I started reading Brene Brown’s most recent book, Rising Strong, recently. I am a die-hard fan of her work, so really the only surprise there is that I waited as long as I did to get around to reading this one.
Rising Strong is, as all her books are, wonderful and enlightening. I’ll be sure to post a complete review once I’ve finished reading it, but for now — here’s a passage that grabbed my attention:
“I am clear on the fact that self-righteousness is a tremendous threat to self-respect… I must accept responsibility for my own life and my decisions. When I was finding fault with everyone who walked by that day at the airport, my self-respect was suffering. That’s why things felt so dark.”
Brown, Brene (2015-08-25). Rising Strong (Kindle Locations 1998-2000). Random House Publishing Group. Kindle Edition.
I have had a thing about self-righteousness for a long time. It’s an emotion I don’t like when I recognize it in myself and it’s an emotion that I struggle to deal with when it shows up in other people.
Basically self-righteousness makes me grumpy.
Which isn’t to say that I don’t fall victim to it just like everyone else. Sometimes people behave in ways I feel are inappropriate and that pisses me off and I get all self-righteous and uppity about it.
But I don’t like the person I am when I’m being so judgmental.
And those few sentences from Brene Brown put the finger on exactly why I find self-righteousness so irksome.
Self-righteousness is the enemy of self-respect.
(My hunch is that what follows is reasonably universal — but if it’s not true for you, feel free to skip to the end and let me know your thoughts in the comments. I love a dissenting view!)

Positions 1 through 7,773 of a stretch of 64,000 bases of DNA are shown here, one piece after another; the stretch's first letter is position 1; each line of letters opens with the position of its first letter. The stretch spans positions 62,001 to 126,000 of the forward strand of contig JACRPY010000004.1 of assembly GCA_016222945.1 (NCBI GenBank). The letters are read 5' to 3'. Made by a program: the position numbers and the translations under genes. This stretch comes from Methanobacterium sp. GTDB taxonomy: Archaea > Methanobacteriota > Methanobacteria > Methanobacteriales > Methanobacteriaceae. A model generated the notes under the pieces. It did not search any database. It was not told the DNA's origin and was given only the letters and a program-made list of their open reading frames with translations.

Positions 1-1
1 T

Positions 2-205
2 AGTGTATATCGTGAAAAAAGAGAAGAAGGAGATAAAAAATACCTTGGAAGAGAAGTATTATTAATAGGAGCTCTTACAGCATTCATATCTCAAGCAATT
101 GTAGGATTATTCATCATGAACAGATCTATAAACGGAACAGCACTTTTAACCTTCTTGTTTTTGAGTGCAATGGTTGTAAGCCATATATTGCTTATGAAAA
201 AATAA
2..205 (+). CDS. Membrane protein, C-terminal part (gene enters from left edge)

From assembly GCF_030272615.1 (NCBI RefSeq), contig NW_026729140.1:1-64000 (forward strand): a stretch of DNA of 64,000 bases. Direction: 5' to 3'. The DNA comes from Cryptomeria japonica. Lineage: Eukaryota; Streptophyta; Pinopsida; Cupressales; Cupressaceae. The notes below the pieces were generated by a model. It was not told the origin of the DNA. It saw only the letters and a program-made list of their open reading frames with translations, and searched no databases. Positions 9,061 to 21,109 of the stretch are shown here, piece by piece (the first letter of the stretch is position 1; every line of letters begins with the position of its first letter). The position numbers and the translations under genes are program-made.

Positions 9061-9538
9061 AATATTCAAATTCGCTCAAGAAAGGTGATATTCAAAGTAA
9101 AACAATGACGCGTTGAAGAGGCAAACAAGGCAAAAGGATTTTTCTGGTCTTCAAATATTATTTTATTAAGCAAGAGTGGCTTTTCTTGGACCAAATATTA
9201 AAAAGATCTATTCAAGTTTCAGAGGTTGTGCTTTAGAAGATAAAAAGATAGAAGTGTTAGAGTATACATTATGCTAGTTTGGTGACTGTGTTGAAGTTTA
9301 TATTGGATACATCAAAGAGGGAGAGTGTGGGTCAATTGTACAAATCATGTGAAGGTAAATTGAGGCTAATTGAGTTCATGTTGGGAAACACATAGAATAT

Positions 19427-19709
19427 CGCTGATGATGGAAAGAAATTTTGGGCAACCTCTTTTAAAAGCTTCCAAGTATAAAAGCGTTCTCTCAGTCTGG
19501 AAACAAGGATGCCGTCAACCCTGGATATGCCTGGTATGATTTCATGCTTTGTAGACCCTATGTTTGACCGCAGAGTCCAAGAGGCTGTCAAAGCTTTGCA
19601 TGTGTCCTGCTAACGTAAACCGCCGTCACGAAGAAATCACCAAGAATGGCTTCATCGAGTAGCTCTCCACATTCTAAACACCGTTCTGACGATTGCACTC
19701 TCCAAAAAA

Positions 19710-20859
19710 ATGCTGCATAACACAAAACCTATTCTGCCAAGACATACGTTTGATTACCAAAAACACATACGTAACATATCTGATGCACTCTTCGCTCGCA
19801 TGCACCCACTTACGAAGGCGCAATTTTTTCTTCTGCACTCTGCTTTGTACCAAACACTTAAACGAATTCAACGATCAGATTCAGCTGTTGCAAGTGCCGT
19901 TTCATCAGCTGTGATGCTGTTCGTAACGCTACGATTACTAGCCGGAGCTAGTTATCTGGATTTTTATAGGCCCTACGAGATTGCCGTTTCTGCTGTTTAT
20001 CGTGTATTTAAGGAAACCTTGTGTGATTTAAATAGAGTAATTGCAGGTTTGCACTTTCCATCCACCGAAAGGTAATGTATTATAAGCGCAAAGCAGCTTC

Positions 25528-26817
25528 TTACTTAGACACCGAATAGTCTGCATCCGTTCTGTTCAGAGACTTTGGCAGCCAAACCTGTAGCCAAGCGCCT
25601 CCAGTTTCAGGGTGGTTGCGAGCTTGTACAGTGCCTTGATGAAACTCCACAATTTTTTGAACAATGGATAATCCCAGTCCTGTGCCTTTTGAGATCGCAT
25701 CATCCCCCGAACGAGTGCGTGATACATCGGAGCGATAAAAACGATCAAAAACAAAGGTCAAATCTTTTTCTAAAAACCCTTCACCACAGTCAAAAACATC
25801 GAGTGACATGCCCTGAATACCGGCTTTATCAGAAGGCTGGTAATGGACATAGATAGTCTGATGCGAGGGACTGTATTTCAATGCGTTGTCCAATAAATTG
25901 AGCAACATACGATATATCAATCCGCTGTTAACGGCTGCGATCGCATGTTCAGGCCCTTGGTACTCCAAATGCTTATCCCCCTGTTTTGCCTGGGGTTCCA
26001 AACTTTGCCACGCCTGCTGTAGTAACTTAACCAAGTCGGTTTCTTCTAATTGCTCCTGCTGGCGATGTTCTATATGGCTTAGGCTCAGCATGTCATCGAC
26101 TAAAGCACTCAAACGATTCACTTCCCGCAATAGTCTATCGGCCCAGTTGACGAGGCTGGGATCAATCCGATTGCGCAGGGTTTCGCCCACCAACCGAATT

We get self-righteous when we’re upset — and interestingly, as Karla McLaren points out in her book The Language of Emotions: What Your Feelings Are Trying to Tell You, anger is the emotion that helps us set and maintain healthy boundaries. For a more detailed look at McLaren’s view on anger, try here.
So we get angry, and then we get self-righteous, but usually the reason we’re angry in the first place is because someone violated a boundary.
It seems to me that the self-righteousness itself is the product of that anger — except instead of looking at how we played a part in allowing the violation of our boundaries, we choose to take the easy way out and blame the other person for “behaving badly” and not respecting boundaries we didn’t tell them they were crossing.
They shouldn’t have been mean to us. They shouldn’t have laughed at us. They shouldn’t have done that. They should have behaved more appropriately.
We get self-righteous.
But the self-righteousness is the product of a loss of self respect.
The problem began when we didn’t stand up for our boundaries, when we didn’t speak up about our needs, when we didn’t give them an honest no and when we settled for a resentful and dishonest yes.
And now we’re angry and we’re making it their fault because it’s easier than admitting that it is we who were at fault.
I invite you to do it differently as you move forward — I will certainly be paying more attention to this!
I invite you to notice self-righteous feelings as a signal that a boundary violation has occurred. That in some way you didn’t stand up for yourself when you should have. That instead of anchoring your words and actions in self-respect, you disrespected yourself — and now you’re angry because the other person followed your lead and disrespected you, too.
Notice, and then do it differently.
What would have been respectful of yourself, your needs, your boundaries in that situation? What was it you really needed to say, to do, to insist upon? What should you have been unwilling to tolerate or settle for?
Your turn! What’s an experience which left you feeling self-righteous? Do you think it was the result of a boundary violation? Was self-righteousness easier than the shame of admitting you didn’t stand up for yourself? Let me know in the comments below!
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